My intention is to knit a scarf, but we'll see what we end up with.

Saturday, October 17, 2009

No new fabric for the colorblock dress...

... even though I'm drooling for Robert Kaufman Radiance silk/cotton blend. Still nervous about dropping double-digit-dollar per yard of fabric.

So I dug around my cheap-o stash and found just enough miscellaneous cotton to make this dress:
  • White Ikea bedsheet that I was using for amateurish photo backdrop, and later for muslin, and now it will be the skirt of the dress. It may be enough for a bias layout plus lining.
  • mjb likes the chocolate-chartreuse combo (so do I!), but there's no existing chocolate cotton, and the closest I have to chartreuse is olive, which looks awfully drab. I do have a piece of red, which is enough for the bands.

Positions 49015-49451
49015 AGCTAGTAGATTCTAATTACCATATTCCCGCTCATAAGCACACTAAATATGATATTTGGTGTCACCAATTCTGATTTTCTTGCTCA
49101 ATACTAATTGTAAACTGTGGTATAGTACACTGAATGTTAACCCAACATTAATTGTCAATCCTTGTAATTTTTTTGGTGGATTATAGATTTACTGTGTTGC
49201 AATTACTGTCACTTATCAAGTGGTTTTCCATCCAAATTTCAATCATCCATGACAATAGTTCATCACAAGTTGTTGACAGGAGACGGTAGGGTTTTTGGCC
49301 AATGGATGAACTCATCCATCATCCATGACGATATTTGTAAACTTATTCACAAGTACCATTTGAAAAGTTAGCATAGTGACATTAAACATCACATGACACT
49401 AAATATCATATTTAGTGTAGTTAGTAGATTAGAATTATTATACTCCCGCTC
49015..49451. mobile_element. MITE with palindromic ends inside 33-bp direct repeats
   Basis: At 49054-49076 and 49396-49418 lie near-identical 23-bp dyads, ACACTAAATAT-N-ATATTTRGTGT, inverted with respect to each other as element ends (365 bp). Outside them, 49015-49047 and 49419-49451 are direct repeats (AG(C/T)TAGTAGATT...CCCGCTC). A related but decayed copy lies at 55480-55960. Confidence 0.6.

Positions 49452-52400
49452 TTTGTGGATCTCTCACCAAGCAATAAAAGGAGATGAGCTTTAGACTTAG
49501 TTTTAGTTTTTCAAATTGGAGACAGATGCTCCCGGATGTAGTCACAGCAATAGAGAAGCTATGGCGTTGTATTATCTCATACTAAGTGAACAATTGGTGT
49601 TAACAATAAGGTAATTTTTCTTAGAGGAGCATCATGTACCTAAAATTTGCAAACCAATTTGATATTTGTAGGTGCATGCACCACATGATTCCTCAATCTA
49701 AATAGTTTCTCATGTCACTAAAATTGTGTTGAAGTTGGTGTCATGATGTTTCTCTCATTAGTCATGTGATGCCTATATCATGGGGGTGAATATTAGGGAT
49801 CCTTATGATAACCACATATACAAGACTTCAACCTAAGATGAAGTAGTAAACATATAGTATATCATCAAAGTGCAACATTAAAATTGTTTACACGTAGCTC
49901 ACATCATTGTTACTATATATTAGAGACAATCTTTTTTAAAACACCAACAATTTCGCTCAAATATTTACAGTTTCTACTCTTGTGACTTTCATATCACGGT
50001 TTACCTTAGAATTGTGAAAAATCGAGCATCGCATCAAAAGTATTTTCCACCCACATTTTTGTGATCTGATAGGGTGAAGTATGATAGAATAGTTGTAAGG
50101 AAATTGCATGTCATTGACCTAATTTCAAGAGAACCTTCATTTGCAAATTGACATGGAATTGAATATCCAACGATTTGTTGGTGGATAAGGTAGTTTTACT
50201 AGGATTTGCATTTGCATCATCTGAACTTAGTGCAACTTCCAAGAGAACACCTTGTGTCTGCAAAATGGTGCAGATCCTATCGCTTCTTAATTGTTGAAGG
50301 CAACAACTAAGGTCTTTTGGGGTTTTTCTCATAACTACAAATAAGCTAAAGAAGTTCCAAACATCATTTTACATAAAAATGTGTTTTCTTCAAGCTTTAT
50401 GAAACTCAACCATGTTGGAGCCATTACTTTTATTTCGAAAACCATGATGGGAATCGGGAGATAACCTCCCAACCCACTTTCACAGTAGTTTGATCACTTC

• No gray cotton laying around either, so the bodice will be black Kona cotton that was meant for another project, and now it will be the bodice plus lining.
White skirt + black bodice + red band = looks like:

... which I think is the same dress as this:

... and this:

... which is a Spring 2008 Gucci.

Hm... I probably need to start making winter dresses after this one.

Sunday, October 11, 2009

Drafting a new pattern from a sloper...

... is a LOT faster than taking a commercial pattern and then doing all the adjustments in the world to make it fit your own non-standard measurements. For me, those adjustments are usually: full bust, square shoulder, forward shoulder, erect back, sway back, let out waist, take in hip, omgmybrainisabouttoexplode! Such is the reason for my investing time in making a basic dress sloper a while back. Once you have a sloper that fits, redrawing the pattern lines to make a new design is a breeze!

On this post, I'll show how I drafted the colorblock dress pattern from the sloper (by way of illustration, because I forgot to take pictures). This is a very basic, amateur pattern-drafting tutorial though, so take it for what it's worth. :D